Taking the Fight to Internet Spammers

spamThe Internet is great for many things, but among its many downsides are spammers. Those are the people who get onto sites or send us email about fake designer handbags, fake prescription drugs, fake girlfriends and fake $100-an-hour jobs. I guess just enough people fall for these that spammers continue to send them to us, day after day, week after week, month after month, year after … well, you get the idea.

Anyone who has a website will tell you that keeping spammers out of your site is a never-ending problem. As the antispam controls get better, the spammers find new ways to get through the door.

If spammers put as much thought into something useful in life, we’d have a better society. But they don’t.

Spammers, phishers, “dark web” hackers = criminals.

A few months ago, I launched a photography discussion forum. It took just a few days until the first spammer arrived. I used some anti-spammer controls, and they worked. Or so I thought.

By the third month, I was seeing two spammers a day come in. They all are from the same place in China. But because they used different IP addresses, it was impossible to ban by IP address.

They were easy to spot. Random user names using all consonants and now vowels and email addresses that clearly were randomized by a bot – not a human being. That’s a spambot – a computer robot control that registers onto a site and then craps on your site.

This clearly required a better tool for the job.

After a week of reading up on the issue, I learned something.

The Captcha image that we all hate doesn’t work. Catcha was the primary way that a number of sites used to blocked spambots. It required people registering for a site to read a number that was superimposed on a background, almost making it unreadable. But the criminals got busy and figured out how to separate the numbers and letters from the background – something that most humans couldn’t do. Like I said, if criminals spent as much time putting their efforts toward good, the world would be a much better place. But again – they don’t.

What I learned is that you need to use as many tools as you can, so that if they get past one electrified fence, the second gets them and if that one doesn’t, then they get zapped by the third.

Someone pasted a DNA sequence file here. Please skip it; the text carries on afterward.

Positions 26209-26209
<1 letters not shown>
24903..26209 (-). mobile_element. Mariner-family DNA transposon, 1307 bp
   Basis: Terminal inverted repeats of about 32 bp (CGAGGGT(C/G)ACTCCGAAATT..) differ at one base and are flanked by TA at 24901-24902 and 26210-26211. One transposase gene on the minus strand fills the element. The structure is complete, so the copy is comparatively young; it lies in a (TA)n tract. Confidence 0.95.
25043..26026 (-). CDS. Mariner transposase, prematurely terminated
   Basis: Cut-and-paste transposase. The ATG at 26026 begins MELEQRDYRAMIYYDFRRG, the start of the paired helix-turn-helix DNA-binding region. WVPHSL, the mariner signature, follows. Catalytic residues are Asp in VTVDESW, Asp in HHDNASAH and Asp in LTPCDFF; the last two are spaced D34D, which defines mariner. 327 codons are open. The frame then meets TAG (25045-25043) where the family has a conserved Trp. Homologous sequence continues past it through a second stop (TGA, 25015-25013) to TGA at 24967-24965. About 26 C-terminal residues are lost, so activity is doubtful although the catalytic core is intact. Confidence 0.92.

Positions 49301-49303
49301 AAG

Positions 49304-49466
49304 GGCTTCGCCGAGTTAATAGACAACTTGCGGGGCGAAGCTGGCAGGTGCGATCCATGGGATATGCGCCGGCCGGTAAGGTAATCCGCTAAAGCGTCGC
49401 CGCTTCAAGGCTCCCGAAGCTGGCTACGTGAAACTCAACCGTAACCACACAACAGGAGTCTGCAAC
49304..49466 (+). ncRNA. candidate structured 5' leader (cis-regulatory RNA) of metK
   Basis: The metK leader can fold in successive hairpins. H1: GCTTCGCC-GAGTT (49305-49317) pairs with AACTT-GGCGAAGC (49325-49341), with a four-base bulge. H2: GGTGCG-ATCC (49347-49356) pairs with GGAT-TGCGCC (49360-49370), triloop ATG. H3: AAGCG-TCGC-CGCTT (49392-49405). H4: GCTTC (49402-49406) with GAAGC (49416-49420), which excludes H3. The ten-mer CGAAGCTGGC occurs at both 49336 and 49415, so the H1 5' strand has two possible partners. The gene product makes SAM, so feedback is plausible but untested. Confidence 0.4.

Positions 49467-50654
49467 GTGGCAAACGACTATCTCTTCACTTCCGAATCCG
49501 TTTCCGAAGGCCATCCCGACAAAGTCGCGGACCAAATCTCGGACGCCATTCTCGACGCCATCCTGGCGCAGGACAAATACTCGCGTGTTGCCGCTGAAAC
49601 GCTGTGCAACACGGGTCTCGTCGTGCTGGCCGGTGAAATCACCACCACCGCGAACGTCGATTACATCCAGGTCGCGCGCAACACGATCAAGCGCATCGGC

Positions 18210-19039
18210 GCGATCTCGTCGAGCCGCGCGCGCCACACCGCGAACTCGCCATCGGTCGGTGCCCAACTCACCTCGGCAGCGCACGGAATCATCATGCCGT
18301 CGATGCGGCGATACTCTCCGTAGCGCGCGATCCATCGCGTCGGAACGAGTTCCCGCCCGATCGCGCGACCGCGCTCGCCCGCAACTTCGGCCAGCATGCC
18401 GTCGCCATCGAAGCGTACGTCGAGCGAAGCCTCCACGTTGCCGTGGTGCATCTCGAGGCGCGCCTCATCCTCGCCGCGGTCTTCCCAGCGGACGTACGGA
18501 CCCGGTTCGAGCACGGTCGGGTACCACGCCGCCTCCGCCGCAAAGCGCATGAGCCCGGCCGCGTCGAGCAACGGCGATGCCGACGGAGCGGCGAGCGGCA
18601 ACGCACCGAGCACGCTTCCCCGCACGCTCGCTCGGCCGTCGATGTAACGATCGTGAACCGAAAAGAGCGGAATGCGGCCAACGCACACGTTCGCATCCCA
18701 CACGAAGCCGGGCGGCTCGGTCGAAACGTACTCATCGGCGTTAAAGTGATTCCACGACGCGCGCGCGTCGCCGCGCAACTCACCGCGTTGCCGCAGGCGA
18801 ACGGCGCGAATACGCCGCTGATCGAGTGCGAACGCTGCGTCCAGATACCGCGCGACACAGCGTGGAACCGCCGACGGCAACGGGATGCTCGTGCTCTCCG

Here’s the rub. There are some controls that do such a good job that they keep out everyone, including your audience. You need to keep things easy for your users while making life as difficult as possible for spammers.

I’m not going to offer too many details, because like a magician, you don’t reveal the secrets of the trade.

Suffice to say that I’ve put a few new controls into place that seem to have done the trick.

If you visit my forum at http://photographytoday.net/forums/ and register, you’ll see my first line of defense.

For my first control, I am using a Q&A challenge. Some people ask a question, but what sites have learned is that a spambot will take that question and execute a Google search, get the answer and slip past your electronic sentry.

None of these will block a human spammers, because they aren’t intended to block humans. Luckily, human spammers are far outnumbered by spambots. And when the human spammer does make his criminal move, you simply squash him like a cockroach under your boot.

What I also know is that some day, this won’t be enough, and I’ll need to find another way to block the spambots. You have to stay on top of your game to keep one step ahead of the spammers. That’s just the reality of the Internet.

By the way, if you do visit my forum, feel free to browse and join a conversation. You are most welcome to do so. But only if you are not a spammer.

Film photography

Rolleiflex SL35 camera
Rolleiflex SL35 camera

One of the things that I like about “real” cameras is that they don’t deliver instant results.

With film photography, there is always a wait, especially with older cameras, such as the one here. This camera has no autoexposure, so you must first meter the scene and then set the shutter speed and aperture (lens opening).

After making sure that you’ve advanced the film, which tensions the shutter, you focus and press the shutter release at the precise moment. If you want to take a second photo, you must advance the film to the next frame and repeat the process. It’s a deliberate process in that every part of it requires you to think and be aware, and you are limited to 36 shots.

After you finish the roll of film, you have to rewind it and have it processed. If it’s black and white film – yes, you can still buy black and white film – I will take it home and either develop it right away or slip the roll into a drawer and hopefully get to it sometime within the next three months. If it’s color film, it will either go to a drug store or sent via mail order to Dan’s Camera City in Allentown, Pa, , which does excellent work.

These days, after I develop the film, I then start the task of scanning it into a digital form. If there is a shot that I really like, I will then make a real print in the bathroom, which can double as a darkroom/enlarging station at night.

It’s a lengthy process and one that I don’t mind. As the world gets ever faster and more instant, it’s nice to slow down and take part in something that requires your undivided attention.

About the camera: This is a Rolleiflex SL35. It was the first in a series of single-lens reflex cameras using 35mm film. The earliest cameras were made in Germany before Rollei shifted production to Singapore. This particular camera was made in Singapore and is mechanically identical to those made in Germany. Cameras and lenses made in Germany usually command a higher price these days. The lens is the f/1.8 50mm Carl Zeiss Planar. Zeiss has often said that the Planar was the most plagiarized lens design in history. Most 50mm lenses are based on the Planar.